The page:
A mailer sent to Rancho Santa Margarita residents paints local businessman Kenney Hrabik in a negative light in his bid for a seat on the City Council. In red block letters, the mailer says: "Rancho Santa Margarita residents deserve honest leaders. Do not vote for Kenney Hrabik."
As Hrabik tries to connect the dots on the mailer's source—he suspects opponents Carol Gamble and Tony Beall are in cahoots with the political action committee that allegedly sent it, Concerned Californians for Effective Government—a larger question looms:
Is the mailer accurate?
Hrabik's response through an attorney was to send a cease and desist letter to the PAC, saying the piece "contains several false and misleading statements about Hrabik and may subject the Committee and others to substantial liability and defamation."
The letter also asks that Concerned Californians for Effective Government "attempt to rectify the harm done by such mailers by issuing a written, public apology to Hrabik acknowledging that the mailer misstated the facts regarding Hrabik's claim and settlement."
The specific statements Hrabik cites as false are:
- "Hrabik filed frivolous litigation claim against our city" ... and "threaten(ed) to sue our City for approximately $380,000."
- "Hrabik took $50,000 of our tax dollars to drop his claim" and "took $50,000 of our tax dollars for himself."
"It's very disappointing that my opponents would stoop to this level," said Hrabik, calling the mailer "a hit piece."
Here's a look at the mailer's main claims (in bold):
Hrabik filed frivolous litigation claim against our city.
As far as Patch knows, no formal court filing against the city was ever made. Rather, Hrabik signed a formal settlement agreement with the city in which he received $50,000 and agreed not to sue. He calls it a fee waiver or simple refund. Historically, the city only enters into such settlements when threatened with a lawsuit.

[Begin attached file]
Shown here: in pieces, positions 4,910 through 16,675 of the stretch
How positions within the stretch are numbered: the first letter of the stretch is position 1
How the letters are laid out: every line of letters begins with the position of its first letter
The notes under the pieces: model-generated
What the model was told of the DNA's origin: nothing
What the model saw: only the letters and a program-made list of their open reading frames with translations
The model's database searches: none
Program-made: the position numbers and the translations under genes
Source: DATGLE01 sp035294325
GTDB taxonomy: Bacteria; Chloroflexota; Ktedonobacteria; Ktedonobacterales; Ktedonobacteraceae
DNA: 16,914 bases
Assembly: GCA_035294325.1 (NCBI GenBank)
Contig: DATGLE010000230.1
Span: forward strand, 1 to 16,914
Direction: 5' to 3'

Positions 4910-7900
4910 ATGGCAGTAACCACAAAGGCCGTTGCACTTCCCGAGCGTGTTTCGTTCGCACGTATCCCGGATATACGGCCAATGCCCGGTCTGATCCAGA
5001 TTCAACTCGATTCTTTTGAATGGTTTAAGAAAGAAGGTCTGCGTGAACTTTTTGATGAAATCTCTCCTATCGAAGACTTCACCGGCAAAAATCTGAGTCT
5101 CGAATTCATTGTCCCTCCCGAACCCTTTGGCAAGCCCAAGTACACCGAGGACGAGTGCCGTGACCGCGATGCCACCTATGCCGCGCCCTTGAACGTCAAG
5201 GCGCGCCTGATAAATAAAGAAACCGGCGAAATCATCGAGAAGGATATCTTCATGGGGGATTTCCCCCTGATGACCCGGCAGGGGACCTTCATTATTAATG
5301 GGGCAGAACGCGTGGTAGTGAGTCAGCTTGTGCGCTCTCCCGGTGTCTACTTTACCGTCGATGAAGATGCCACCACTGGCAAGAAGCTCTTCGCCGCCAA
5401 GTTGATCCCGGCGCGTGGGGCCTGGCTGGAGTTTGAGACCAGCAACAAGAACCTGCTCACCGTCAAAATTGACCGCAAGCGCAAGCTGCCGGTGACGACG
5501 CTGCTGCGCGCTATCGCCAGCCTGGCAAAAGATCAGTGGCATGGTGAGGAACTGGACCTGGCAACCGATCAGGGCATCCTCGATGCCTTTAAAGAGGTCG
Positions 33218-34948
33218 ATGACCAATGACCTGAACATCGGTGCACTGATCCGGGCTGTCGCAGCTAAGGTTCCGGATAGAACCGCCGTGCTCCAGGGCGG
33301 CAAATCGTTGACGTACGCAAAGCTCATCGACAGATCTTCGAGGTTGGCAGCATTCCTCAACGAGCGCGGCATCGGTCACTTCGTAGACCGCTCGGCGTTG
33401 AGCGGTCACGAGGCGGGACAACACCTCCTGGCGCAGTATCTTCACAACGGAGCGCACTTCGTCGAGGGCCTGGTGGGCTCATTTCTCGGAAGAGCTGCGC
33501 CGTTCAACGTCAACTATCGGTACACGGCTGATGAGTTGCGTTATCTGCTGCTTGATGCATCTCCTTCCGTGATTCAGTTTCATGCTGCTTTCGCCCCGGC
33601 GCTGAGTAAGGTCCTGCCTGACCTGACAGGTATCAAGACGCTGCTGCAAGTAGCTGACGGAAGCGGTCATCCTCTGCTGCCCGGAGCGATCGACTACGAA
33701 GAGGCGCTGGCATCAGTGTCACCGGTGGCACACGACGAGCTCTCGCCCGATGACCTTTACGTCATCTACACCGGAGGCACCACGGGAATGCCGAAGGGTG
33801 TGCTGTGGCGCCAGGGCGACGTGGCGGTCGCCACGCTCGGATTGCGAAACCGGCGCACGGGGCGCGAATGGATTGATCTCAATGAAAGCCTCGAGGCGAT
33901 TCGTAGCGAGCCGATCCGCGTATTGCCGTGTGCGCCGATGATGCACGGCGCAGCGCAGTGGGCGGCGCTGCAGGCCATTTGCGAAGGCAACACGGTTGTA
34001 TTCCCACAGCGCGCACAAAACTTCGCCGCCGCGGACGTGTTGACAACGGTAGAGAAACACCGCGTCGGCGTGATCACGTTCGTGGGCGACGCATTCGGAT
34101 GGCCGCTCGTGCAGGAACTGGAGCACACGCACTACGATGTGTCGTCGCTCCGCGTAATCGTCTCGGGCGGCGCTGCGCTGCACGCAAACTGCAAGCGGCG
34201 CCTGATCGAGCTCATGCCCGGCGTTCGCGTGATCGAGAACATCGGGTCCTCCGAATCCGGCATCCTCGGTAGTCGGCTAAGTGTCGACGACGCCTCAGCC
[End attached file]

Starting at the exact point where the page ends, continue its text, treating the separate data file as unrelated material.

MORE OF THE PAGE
Here's the back story: In an effort to recoup some of his losses from the Conditional Use Permit (CUP) process for his Dove Canyon Courtyard business, Hrabik presented a "processing fee waiver request," in which he asked the city to reimburse $50,000 of the $60,000 CUP fees he had paid "in protest." In doing so, he indicated he also had paid $85,000 for legal counsel and suffered $235,000 in lost revenue over 28 months. Grand total: $380,000. After being advised by then-city manager Steve Hayman the city would never refund the full $60,000 in CUP fees—Hrabik wrote a letter saying he was willing to settle for $50,000 and indicating an alternative could be litigation and that his overall losses were seven times the amount he sought.
Hrabik wrote: "I would be willing to accept this $50,000 along with the $600 from fines I prepaid (that were overturned in superior court but not refunded) and move on. I reserve the right to change my mind on this matter at any time until an offer is made by the city."
Hrabik took $50,000 of our tax dollars to drop his claim.